13 May 2009 Medical Meanderings
When Good Brains Go Bad ©
Your crystal ball is where you chase the dragon / She said, now bring me home his head inside a sack…Got to get that monkey off your back…
- Aerosmith, “Monkey On My Back” (1989)
Unlike plants, we animals get to move around. Because those that apathetically sit and wait for food, water and mates generally die or get eaten by competitors (at least until modern times), we have inherited brain systems that motivate us to seek out what we need for survival. When we satisfy these hard-wired, inborn drives, it gives us pleasure and makes us more likely to repeat the behavior.
Several brain circuits handle these complex motivational tasks, but one of the biggest drivers is a cluster of nerve cells called the nucleus accumbens (uh-KUM-bins). When we do something rewarding (eating, sex, etc.), the nucleus accumbens is stimulated, causing signaling of several further areas of the brain, including the areas that encode memory, enable movement and direct attention. These circuits ensure that we’ll remember what felt good, how we got it, and that we’ll look for another opportunity in the future.
Addiction hijacks this necessary brain circuitry. The word “addiction” has a very specific medical meaning: the continued, compulsive drive to use a substance despite serious adverse consequences to the user. Despite financial ruin, damaged relationships or medical illness, his brain’s reward circuitry has changed in such a way to undermine voluntary control and drive him only toward the next “fix.” In the addicted brain, the usual levels of neurotransmitters have been altered, which results in craving and the misery of withdrawal. Areas providing impulse control and direction of attention are less active than in normal brains, impairing the addict’s “willpower” and ability to see the bigger picture. Laboratory rats will press a lever to dose themselves with addictive drugs, neglecting food, water and mating until they die. The smoker puffing through his tracheostomy hole, the malnourished alcoholic or meth user, the gambler who loses his daughter’s college fund, on and on…we do much the same.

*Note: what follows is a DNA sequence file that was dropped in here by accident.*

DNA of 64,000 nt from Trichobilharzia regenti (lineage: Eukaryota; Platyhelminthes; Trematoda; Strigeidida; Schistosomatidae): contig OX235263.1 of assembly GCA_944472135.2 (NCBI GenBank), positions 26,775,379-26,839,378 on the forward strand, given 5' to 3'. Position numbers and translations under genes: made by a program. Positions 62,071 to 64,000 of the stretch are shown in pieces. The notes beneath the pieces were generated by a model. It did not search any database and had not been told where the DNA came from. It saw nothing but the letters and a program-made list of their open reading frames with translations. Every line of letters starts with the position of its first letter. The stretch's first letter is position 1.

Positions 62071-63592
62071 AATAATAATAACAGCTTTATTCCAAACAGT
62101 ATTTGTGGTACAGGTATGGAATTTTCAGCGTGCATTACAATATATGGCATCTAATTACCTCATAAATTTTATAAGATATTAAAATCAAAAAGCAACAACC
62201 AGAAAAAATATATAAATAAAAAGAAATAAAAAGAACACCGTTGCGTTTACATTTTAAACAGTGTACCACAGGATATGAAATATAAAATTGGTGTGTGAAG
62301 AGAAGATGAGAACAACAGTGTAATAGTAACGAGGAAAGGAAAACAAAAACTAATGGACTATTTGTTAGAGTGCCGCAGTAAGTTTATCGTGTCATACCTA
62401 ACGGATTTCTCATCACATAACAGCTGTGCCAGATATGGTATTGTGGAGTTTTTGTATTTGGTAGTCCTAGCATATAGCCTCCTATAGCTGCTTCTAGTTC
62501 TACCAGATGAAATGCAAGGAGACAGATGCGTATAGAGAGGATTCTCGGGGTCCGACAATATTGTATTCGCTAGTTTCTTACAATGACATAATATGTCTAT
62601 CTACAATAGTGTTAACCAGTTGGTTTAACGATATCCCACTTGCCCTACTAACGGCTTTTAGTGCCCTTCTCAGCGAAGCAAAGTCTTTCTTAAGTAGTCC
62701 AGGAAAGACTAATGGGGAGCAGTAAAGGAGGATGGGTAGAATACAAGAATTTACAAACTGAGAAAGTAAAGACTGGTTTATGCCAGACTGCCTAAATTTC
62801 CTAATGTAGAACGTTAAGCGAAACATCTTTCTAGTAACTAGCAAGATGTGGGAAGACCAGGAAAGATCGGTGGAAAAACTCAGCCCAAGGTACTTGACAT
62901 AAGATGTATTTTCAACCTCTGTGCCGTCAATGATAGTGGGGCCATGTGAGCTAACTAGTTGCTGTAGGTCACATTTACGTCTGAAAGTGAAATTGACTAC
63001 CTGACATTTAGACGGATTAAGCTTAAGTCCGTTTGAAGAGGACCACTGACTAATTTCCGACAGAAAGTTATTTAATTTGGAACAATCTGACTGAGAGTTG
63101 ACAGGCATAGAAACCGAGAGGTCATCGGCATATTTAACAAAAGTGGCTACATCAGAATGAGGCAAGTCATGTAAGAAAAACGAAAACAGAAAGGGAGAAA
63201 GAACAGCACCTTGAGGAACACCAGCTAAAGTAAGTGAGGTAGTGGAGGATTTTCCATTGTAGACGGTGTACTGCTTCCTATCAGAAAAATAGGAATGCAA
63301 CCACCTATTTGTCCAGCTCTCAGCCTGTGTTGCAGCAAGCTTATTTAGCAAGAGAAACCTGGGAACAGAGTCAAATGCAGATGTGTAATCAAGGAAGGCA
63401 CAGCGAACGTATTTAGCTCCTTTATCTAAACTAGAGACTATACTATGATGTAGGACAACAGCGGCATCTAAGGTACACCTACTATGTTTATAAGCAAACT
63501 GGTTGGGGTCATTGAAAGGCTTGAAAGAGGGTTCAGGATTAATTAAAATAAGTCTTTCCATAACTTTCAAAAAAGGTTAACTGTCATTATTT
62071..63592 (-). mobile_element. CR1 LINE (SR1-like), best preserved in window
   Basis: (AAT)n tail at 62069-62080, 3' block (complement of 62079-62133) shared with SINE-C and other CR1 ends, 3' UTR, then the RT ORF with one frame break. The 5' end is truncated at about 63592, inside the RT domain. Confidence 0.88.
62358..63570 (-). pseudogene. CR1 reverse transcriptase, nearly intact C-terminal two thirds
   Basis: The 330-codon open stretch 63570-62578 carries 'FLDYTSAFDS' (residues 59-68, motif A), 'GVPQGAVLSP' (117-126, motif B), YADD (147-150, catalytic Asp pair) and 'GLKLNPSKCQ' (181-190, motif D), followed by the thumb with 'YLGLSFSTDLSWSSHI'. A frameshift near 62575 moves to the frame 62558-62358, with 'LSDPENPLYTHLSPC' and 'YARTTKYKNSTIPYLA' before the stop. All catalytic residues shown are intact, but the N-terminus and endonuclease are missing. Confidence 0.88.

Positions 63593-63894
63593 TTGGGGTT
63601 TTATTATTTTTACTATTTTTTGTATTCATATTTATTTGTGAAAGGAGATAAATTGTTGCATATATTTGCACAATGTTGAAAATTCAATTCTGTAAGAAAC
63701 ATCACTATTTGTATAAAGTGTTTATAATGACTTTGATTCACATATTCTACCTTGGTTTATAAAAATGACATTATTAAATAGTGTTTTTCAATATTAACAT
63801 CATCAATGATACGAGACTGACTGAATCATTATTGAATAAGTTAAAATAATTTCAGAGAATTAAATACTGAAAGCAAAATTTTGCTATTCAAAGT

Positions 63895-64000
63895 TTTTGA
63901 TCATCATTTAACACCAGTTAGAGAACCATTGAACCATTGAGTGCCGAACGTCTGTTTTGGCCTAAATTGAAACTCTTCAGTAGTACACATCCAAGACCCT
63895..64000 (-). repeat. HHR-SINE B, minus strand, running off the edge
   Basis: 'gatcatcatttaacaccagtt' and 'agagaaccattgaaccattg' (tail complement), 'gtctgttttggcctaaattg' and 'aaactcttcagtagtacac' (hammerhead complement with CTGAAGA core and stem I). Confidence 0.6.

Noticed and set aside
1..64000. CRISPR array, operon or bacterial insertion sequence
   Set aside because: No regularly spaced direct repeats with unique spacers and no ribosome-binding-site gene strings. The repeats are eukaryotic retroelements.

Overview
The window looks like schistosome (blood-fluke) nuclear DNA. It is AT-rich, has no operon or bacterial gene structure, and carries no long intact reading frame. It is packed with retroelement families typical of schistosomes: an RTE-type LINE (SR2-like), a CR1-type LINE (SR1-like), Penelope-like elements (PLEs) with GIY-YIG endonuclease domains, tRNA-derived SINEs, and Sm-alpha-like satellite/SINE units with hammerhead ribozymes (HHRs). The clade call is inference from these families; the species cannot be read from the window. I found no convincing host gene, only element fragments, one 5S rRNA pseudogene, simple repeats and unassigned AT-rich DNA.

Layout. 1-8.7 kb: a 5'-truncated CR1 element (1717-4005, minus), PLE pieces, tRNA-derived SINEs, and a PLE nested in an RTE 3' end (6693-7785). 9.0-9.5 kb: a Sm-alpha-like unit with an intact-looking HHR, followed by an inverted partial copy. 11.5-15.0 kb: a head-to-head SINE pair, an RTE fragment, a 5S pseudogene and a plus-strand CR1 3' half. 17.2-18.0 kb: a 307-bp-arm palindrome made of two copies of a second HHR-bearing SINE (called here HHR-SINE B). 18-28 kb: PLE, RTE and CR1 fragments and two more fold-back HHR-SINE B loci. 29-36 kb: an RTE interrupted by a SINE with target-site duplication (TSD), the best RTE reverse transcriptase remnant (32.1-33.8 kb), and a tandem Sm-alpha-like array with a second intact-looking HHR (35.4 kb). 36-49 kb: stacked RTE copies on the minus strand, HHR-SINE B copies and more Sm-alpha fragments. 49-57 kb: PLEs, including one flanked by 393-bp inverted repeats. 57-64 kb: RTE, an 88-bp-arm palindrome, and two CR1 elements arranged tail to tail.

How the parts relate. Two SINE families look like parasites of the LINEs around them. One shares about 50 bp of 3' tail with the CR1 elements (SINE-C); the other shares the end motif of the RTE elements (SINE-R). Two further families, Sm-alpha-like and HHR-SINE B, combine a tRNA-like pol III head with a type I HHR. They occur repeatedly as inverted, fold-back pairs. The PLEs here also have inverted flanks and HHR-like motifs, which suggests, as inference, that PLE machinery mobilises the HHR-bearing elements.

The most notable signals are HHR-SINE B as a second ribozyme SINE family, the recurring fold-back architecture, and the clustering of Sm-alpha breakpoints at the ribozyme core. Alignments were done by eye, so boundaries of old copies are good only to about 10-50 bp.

Genetics contribute about 40-60% to an individual’s risk of addiction. For example, genes linked to an increased or a decreased risk (depending on the mutation) of addiction to alcohol, nicotine and codeine have been found. However, genetics are certainly not the whole story—environment, exposure and the choice of repeated use have equally large role in addiction.
As scientists understand more about what goes wrong in the addicted brain, we have more tools to assist those who want to end their addiction. Unlike rats, we humans have huge brains we can also employ to break free of addiction, though “cure” is elusive. Medical help is sometimes necessary to prevent serious withdrawal illness, or to ease the transition. Several medications have become available in recent years to block drug-induced reward and lessen withdrawal. Support groups and addiction counselors can also help the addict re-wire his altered brain, learn new ways to think and live without the drug, and regain control over his attention, memory, mood and life.